The U.S. dollar climbed to multi-year peaks against the euro and yen in Asia on Tuesday amid starkly diverging outlooks for interest rates globally, while currencies from emerging markets came under mounting pressure from risk aversion.
The skittish mood spread to Asian stocks as MSCI’s broadest index of Asia-Pacific shares outside Japan slipped 0.6 percent.
Driving the dollar was speculation the Federal Reserve would start lifting interest rates from mid-year, while central banks in the European Union and Japan were busy easing policy by buying billions in government bonds.
The European Central Bank began its trillion-euro bond buying campaign on Monday, nudging down yields in Germany and other core EU sovereigns.
Selling in the euro gathered pace through the Asian session as a break of $1.0822 triggered stop-loss offers and took it to $1.0785, the lowest since September 2003. Bears are now eyeing a major layer of chart support at $1.0762.
The dollar also broke higher on the yen to reach 122.02, territory not visited since July 2007.
The prospect of rising U.S. yields was threatening to attract funds from emerging markets, causing strains from Brazil to Turkey. The Brazilian real led the rout, having fallen for the sixth straight session on Monday.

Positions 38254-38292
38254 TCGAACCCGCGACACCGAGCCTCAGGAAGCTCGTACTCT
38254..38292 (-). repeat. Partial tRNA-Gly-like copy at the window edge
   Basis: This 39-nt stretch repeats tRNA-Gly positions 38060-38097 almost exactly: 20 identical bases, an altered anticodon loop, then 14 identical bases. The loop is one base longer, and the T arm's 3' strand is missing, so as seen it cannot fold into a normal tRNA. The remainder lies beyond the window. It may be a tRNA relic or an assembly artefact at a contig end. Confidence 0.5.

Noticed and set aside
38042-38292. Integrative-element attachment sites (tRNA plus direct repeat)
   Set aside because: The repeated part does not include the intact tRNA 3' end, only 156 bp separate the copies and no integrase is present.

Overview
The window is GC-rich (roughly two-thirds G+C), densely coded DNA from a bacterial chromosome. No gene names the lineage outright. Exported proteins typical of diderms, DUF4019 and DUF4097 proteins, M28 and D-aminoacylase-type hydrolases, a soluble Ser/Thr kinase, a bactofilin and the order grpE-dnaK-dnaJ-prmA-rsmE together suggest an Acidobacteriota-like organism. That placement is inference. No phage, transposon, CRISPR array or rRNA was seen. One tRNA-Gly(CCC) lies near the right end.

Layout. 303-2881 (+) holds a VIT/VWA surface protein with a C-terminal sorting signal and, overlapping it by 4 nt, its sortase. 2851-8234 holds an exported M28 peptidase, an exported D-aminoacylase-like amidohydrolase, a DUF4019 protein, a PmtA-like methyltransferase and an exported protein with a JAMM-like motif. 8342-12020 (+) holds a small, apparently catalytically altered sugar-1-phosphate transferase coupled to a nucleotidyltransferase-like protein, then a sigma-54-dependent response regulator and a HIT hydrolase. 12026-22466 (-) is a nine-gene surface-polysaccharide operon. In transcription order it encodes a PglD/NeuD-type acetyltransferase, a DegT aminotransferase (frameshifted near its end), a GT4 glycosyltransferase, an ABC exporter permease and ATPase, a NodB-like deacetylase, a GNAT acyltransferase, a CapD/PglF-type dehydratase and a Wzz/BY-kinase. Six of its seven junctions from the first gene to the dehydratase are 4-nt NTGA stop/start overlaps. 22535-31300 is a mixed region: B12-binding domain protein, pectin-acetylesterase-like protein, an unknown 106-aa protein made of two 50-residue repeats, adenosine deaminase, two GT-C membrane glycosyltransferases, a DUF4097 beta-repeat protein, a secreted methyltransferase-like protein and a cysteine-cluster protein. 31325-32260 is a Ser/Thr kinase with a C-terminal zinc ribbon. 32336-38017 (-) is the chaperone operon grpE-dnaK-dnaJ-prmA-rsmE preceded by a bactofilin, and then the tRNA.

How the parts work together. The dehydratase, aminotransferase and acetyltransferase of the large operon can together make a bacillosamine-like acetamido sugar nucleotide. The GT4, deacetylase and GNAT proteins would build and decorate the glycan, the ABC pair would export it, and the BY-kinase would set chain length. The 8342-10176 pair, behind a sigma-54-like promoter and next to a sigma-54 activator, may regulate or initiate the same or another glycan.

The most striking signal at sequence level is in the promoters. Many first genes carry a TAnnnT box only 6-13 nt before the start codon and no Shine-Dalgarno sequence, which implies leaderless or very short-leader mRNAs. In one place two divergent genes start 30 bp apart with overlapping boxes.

The pressure spread through Asia with the South Korean won hitting its lowest since late August 2013 and the Singapore dollar at its lowest since 2010.
The New Zealand dollar took a spill after police announced threats had been made to poison baby formula from the country’s milk producers. Dairy is New Zealand’s biggest export earner and any hint of trouble for the industry hurts the currency.
The kiwi slipped to $0.7293, having touched a five-week low at one point.
The volatility in currencies overshadowed data from China that showed consumer prices topped expectations with an annual rise of 1.4 percent in February, although much of the pick up was caused by seasonal volatility in food prices.
Producer prices continued to slide, underscoring deepening weakness in the economy and intensifying pressure on policymakers to find new ways to support growth.
Shanghai shares eased 0.1 percent, but that merely unwound a little of the gain made on Monday.
Japan’s Nikkei initially firmed on the lower yen, only to drift down 0.4 percent as the investor mood darkened.
Most commodities continued to struggle with the strength of the U.S. dollar. Gold fell to a three-month low around $1,159.20 an ounce, while copper futures lost 0.5 percent.
Oil managed minor gains, with Brent crude oil up 13 cents to $58.66 a barrel, while U.S crude added 26 cents to $50.26.